Color, 1985, 93 mins. 38 secs.
Directed by Norbert Meisel
Starring Robert Forster, Nancy Kwan, Joe Spinell, A Martinez, Aarika Wells, Wayne Woodson, James McIntire, Russ Courtney, Frankie Hill
Fun City Editions (Blu-ray) (US R0 HD), Anchor Bay (DVD) (US R1 NTSC) / WS (1.85:1) (16:9)
Lurking behind a bad title you can find a lot of great little movies, and a good case in point is Walking the Edge. What sounds like a generic made-for-TV movie is a solid and entertainingly grungy slice of L.A. crime mayhem, originally shot in 1982 but held until 1985 when it was sold to Empire Pictures. However, its original date of production makes it the ideal movie to watch as a West Coast companion to William Lustig's Vigilante with which it shares not only two of the lead actors but another superb electronic score by Jay Chattaway, here channeling his inner Giogio Moroder with a vengeance.
Christine Holloway (Kwan, wife of director Norbert Meisel) finds her nice home invaded one night by a gang of thugs who hold her and her young son captive until her husband comes home, claiming that he's actually a high-end drug dealer who ticked off the wrong folks. Sure enough, her husband gets blasted to bits when he walks in the door, but the son gets caught in the crossfire as well with Christine barely escaping with her life. Somewhere else in town, harried cab driver Jason Walk (Forster) has just about had it with being pushed around and generally dismissed, with his cheating live-in girlfriend being the final straw. However, his life takes a bizarre turn when he picks up an afternoon fare from Christine, who pays him to drive around town so she can discreetly blow away the dirt bags responsible for her family's deaths. (If that sounds a lot like Collateral, well, it is for about ten minutes or so.) Unfortunately Christine gets in over her head when she tries to rub out Brusstar (Spinell) and his cronies at an auto shop, which sends her and Jason retreating to safety at his place. As he comes to understand her point of view, he finds himself becoming violently entangled with her targets and ultimately shares her plan for revenge.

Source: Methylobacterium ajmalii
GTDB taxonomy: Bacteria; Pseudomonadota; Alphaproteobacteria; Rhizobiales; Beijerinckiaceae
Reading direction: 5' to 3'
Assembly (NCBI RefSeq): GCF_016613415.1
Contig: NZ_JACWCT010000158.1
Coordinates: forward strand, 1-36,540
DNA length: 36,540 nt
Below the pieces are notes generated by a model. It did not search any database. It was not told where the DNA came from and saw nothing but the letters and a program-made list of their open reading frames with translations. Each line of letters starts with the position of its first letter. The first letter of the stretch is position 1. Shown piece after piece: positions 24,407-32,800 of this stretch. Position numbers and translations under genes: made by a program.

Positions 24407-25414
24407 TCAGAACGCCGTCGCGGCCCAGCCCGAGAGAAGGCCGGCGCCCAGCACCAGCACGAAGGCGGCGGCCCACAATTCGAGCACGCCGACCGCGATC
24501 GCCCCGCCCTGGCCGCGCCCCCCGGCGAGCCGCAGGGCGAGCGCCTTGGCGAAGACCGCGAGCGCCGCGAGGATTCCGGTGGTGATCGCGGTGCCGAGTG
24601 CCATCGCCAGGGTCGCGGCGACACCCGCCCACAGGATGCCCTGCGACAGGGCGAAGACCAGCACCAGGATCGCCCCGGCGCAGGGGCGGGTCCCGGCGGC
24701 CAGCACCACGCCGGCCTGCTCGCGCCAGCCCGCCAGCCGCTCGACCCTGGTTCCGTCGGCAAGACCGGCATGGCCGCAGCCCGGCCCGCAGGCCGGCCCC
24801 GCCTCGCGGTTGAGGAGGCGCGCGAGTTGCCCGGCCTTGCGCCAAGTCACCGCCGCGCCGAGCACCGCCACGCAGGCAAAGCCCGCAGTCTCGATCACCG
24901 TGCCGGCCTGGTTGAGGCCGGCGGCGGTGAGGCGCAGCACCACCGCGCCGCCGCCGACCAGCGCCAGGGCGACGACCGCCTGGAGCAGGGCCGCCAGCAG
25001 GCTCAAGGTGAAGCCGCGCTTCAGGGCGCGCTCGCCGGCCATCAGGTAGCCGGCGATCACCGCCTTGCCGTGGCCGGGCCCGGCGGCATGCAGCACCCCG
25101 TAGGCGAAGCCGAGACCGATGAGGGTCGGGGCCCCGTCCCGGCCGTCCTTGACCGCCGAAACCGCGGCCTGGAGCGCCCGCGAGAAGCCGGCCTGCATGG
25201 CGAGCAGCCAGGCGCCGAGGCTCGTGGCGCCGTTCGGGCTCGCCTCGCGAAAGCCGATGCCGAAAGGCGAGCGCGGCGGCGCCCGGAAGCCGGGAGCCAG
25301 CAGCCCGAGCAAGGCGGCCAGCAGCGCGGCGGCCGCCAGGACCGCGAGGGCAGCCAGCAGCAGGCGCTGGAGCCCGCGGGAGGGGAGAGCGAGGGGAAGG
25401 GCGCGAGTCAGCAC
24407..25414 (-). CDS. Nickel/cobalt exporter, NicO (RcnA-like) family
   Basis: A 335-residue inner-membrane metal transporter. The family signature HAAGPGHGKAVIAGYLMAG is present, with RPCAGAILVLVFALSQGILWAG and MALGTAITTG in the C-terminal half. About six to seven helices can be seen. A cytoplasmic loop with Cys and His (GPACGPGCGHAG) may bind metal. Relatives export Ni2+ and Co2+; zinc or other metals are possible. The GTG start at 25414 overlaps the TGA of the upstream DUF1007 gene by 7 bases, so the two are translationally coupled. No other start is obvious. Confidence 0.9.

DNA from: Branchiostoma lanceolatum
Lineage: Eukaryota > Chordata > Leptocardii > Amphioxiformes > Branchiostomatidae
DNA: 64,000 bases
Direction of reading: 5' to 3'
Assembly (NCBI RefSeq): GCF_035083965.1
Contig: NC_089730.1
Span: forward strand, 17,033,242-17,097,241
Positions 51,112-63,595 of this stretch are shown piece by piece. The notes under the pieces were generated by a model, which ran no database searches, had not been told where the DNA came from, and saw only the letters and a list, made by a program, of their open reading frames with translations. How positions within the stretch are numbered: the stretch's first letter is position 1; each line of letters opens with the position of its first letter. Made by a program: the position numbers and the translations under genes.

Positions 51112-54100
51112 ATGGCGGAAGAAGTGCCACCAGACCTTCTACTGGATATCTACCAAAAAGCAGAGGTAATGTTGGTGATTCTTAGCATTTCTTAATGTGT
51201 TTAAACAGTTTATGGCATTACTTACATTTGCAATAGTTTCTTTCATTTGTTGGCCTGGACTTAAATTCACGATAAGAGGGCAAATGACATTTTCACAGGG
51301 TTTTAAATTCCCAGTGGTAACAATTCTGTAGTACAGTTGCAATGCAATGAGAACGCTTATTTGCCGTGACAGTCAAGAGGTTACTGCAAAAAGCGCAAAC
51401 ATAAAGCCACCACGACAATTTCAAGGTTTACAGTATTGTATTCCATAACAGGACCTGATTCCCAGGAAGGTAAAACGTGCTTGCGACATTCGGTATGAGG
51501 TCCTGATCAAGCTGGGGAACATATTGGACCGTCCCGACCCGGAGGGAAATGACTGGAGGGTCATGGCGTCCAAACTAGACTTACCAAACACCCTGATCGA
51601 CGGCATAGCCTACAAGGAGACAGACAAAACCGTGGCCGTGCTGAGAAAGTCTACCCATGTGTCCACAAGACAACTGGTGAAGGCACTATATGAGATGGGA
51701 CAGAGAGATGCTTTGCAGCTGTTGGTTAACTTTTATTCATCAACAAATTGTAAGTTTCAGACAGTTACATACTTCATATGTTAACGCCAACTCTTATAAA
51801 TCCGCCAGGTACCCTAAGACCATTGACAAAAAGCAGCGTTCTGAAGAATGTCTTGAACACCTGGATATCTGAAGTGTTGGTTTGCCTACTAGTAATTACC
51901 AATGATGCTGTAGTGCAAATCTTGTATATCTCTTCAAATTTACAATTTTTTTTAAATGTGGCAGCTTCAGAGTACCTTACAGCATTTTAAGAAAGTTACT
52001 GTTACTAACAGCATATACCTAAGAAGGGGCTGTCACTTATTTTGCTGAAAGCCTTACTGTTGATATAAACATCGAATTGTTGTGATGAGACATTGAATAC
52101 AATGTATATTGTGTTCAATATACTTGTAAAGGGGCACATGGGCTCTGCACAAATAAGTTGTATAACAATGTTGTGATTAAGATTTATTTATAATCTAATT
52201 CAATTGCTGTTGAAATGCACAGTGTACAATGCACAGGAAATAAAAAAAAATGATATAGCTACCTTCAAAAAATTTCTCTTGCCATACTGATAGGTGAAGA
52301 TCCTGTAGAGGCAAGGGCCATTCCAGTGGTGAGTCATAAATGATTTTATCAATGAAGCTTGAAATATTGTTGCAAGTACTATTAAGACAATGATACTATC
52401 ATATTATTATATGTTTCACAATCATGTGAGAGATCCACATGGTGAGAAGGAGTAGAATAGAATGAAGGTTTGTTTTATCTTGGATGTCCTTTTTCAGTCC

Though it more than fits the bill as an exploitation crowd pleaser with some very gory kill scenes and a bit of nudity, Walking the Edge offers more than that thanks to the sympathetic and fascinating characterizations of Forster and Kwan, both pros who were obviously really invested in their characters here. However, it's also a fantastic record of early '80s Los Angeles, much of which still looks the same but with a few fascinating moments capturing storefronts that have since disappeared. The whole thing has a great Hollywood hangout vibe to it with some great tangy dialogue by first-time writer Curt Allen, who went on to write Bloodstone, the underseen Forster vehicle Hollywood Harry, and the sadly Forster-free Alligator II: The Mutation.